Conquering the beauty ecommerce landscape in the new normal

By Kiran Patil|19th Sep 2020
With changing purchase patterns owing to the pandemic, the beauty and cosmetic industry has witnessed a marked increase in their sales by taking the ecommerce route and leveraging social media channels to lure more customers.
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In the midst of social distancing norms, limitations on in-person services and mask requirements, the beauty industry is undergoing a rapid transformation because of the pandemic. Customers are changing spending habits, inching towards products that mimic the salon experience at home and expecting assurance of safety in the buying process.


Some of the beauty brands initially reacted by catering to the immediate demand for personal hygiene products. As COVID is going to be around for some time to come, they need to consider various other strategies to sustain themselves in the new normal and prepare for it accordingly.


In this article, I examine the latest trends in the beauty industry and key ways to conquer it:

Growing prominence of ecommerce as a channel

L’Oreal, the global beauty brand witnessed an increase of 52% in ecommerce sales due to the pandemic.


Sellers who focused on a multi-channel strategy to target users surpassed their competitors who opted for just the offline route. Beauty brands struggling with lower brick-and-mortar sales need to leverage the power of digital marketing.


Personalisation of the website to cater to the unique interests of different users will significantly enhance the customer experience. Best practices for improving the customer experience include tracking beauty trends and leveraging keyword search to boost traffic and conversions.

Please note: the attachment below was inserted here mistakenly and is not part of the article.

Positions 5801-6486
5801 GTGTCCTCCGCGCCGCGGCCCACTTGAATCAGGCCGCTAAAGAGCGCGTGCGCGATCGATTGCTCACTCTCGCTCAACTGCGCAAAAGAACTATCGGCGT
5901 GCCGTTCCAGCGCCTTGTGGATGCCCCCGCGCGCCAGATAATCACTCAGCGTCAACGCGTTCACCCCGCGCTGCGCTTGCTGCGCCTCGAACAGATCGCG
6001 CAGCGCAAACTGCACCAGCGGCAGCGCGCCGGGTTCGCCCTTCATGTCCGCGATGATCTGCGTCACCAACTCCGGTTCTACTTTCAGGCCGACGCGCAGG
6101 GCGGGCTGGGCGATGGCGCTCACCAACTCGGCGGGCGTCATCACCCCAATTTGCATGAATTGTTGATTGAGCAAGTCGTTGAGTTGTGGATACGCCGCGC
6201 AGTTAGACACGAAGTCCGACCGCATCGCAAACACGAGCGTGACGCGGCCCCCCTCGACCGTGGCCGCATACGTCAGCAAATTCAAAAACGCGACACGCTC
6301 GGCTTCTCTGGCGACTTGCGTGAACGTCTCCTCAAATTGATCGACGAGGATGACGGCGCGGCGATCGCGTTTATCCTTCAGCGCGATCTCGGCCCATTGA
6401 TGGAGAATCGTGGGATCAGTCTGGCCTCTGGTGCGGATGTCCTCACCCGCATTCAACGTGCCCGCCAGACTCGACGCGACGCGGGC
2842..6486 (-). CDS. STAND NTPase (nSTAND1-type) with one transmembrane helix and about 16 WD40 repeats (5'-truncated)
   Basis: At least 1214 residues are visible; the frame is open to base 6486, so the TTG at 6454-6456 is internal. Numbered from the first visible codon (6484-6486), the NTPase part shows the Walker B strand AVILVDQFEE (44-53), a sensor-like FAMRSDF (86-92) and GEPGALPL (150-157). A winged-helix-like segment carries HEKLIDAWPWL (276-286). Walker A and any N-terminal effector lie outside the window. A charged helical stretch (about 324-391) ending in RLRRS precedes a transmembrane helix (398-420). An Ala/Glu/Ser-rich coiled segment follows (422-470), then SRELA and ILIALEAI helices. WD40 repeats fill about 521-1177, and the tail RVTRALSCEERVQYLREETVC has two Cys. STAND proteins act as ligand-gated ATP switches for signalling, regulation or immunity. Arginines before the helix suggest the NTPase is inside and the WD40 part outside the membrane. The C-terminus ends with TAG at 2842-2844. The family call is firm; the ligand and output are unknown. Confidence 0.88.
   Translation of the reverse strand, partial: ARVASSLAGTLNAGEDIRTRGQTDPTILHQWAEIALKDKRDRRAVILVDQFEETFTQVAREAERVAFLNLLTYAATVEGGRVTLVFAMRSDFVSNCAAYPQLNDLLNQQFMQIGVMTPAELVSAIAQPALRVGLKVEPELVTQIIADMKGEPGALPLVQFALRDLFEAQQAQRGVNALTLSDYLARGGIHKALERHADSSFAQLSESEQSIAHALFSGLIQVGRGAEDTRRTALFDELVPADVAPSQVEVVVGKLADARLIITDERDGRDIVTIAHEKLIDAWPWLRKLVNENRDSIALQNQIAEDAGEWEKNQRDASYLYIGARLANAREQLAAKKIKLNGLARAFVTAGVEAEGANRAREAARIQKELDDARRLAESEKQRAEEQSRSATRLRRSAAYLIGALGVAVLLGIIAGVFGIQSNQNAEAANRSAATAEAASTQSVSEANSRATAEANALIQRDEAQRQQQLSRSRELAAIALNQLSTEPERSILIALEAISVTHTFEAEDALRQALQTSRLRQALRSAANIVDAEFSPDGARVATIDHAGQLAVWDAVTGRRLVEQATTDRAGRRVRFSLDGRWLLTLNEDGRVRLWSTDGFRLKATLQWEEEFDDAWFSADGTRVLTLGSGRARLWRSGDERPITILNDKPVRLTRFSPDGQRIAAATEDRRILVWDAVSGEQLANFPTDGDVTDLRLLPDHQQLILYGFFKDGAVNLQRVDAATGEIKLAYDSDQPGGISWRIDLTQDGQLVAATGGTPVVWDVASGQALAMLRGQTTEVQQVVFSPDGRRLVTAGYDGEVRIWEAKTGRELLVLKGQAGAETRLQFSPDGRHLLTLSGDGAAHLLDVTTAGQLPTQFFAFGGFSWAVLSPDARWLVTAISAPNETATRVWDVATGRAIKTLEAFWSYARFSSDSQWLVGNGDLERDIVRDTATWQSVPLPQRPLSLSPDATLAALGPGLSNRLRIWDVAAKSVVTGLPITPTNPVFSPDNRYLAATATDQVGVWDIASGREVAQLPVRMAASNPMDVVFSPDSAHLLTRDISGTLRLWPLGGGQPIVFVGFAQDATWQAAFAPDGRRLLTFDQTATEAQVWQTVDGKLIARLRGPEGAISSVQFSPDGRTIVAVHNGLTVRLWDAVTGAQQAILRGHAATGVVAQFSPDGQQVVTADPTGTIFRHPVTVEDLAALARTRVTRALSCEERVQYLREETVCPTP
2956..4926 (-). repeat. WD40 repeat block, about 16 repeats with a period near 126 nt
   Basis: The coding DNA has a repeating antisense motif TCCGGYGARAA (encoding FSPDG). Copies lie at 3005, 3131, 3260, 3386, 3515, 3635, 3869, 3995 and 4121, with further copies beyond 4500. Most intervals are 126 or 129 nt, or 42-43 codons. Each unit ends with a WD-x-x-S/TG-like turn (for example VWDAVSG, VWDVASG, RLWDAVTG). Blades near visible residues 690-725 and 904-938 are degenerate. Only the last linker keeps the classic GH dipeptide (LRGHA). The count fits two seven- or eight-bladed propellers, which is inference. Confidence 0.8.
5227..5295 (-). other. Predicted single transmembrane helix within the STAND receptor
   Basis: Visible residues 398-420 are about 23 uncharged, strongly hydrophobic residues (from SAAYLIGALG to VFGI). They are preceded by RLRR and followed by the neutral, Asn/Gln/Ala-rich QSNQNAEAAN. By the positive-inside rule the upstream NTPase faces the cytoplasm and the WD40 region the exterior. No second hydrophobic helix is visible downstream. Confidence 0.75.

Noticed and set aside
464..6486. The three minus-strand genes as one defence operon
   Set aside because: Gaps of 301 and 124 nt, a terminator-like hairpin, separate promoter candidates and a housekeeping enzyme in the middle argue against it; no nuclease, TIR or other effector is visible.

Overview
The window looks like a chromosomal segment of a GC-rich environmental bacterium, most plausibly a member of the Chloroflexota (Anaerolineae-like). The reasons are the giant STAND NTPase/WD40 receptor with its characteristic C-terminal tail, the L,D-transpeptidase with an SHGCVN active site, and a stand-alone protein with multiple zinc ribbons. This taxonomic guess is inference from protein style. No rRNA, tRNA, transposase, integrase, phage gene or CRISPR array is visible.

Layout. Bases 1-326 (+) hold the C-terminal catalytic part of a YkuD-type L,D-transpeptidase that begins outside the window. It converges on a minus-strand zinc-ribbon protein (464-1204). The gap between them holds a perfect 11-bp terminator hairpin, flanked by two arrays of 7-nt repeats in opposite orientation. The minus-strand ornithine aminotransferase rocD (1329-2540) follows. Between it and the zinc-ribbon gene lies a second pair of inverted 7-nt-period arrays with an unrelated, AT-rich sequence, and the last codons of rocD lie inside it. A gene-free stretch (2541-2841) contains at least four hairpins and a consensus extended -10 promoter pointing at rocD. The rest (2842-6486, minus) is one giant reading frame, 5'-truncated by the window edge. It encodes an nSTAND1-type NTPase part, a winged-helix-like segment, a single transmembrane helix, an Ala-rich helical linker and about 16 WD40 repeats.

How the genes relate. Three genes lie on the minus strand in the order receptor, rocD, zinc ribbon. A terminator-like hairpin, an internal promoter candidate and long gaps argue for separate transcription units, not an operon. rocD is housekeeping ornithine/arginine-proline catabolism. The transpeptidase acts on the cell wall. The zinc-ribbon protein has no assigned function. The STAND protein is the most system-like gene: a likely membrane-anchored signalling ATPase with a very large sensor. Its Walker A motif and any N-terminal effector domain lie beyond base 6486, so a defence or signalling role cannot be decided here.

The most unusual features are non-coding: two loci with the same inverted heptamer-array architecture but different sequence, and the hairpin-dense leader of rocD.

Companies should make efficient use of augmented reality for testing and customisation to give the customers a virtual “in-store experience”.


Beauty businesses must use various ecommerce marketplaces such as Amazon, Walmart (US), and Flipkart (India), to sell their products. Smaller brands have also been exploring FB Shops as a medium to reach their target audience. Selling beauty products in such places will give them a bigger platform to lure customers and sell products.




Personal hygiene products are the near future

Categories of precautionary products such as soaps, sanitisers, and wet wipes are going to be in high demand even after the pandemic. Due to constant hand-washing, skin care products like hand creams and moisturisers will also observe a higher demand.


Therefore, cosmetic manufacturers have the opportunity to tap into this demand and fulfill consumer needs.

Rising demand for personal protective care

Due to the rising awareness about self-protection, buyers have started demanding preventive measures in the manufacturing and delivery process. Assurance of safety, from both health and environmental perspectives, has become a prerequisite for brands.